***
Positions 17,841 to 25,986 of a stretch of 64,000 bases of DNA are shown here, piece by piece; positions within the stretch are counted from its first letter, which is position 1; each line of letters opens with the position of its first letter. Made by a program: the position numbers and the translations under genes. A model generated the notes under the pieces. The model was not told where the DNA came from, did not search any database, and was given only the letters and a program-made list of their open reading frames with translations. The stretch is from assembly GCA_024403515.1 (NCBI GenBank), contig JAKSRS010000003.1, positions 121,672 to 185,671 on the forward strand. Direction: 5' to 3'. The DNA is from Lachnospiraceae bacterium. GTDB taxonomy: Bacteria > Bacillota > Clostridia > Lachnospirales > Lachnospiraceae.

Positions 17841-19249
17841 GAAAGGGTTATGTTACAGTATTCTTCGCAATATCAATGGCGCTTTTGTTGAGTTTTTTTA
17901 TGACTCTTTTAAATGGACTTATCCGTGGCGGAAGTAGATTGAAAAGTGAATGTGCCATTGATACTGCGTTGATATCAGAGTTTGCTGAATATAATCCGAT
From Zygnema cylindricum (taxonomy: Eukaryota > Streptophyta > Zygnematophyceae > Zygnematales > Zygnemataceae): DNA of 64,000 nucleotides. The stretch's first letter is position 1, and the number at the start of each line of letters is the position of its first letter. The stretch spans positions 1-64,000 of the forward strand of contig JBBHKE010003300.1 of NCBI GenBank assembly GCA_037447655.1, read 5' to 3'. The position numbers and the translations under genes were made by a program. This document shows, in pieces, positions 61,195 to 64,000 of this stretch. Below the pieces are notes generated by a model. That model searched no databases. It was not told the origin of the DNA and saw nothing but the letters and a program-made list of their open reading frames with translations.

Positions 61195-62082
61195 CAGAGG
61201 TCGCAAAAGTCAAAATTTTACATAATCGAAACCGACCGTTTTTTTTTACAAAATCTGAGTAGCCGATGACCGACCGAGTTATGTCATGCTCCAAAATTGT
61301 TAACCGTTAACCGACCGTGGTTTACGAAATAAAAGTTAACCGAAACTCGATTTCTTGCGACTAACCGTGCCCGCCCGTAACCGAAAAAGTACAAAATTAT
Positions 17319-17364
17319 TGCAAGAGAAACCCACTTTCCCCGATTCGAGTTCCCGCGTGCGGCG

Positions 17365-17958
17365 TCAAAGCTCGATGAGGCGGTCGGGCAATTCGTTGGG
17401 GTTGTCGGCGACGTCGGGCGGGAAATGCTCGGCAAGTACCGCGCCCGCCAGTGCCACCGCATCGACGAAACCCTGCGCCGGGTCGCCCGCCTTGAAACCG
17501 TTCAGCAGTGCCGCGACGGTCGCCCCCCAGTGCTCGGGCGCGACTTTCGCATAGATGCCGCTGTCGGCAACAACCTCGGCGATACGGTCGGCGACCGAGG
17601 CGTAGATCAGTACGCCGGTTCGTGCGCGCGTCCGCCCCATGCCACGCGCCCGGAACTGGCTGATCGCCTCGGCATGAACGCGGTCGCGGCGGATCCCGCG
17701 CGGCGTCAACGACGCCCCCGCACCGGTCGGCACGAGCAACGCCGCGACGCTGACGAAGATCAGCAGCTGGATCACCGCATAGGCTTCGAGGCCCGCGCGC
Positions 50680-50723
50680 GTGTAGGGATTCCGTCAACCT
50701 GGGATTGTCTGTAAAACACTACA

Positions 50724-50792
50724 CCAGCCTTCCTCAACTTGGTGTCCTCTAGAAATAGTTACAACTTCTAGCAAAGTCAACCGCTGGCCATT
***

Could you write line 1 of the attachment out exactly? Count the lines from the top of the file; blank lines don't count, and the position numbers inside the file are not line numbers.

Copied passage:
Positions 17,841 to 25,986 of a stretch of 64,000 bases of DNA are shown here, piece by piece; positions within the stretch are counted from its first letter, which is position 1; each line of letters opens with the position of its first letter. Made by a program: the position numbers and the translations under genes. A model generated the notes under the pieces. The model was not told where the DNA came from, did not search any database, and was given only the letters and a program-made list of their open reading frames with translations. The stretch is from assembly GCA_024403515.1 (NCBI GenBank), contig JAKSRS010000003.1, positions 121,672 to 185,671 on the forward strand. Direction: 5' to 3'. The DNA is from Lachnospiraceae bacterium. GTDB taxonomy: Bacteria > Bacillota > Clostridia > Lachnospirales > Lachnospiraceae.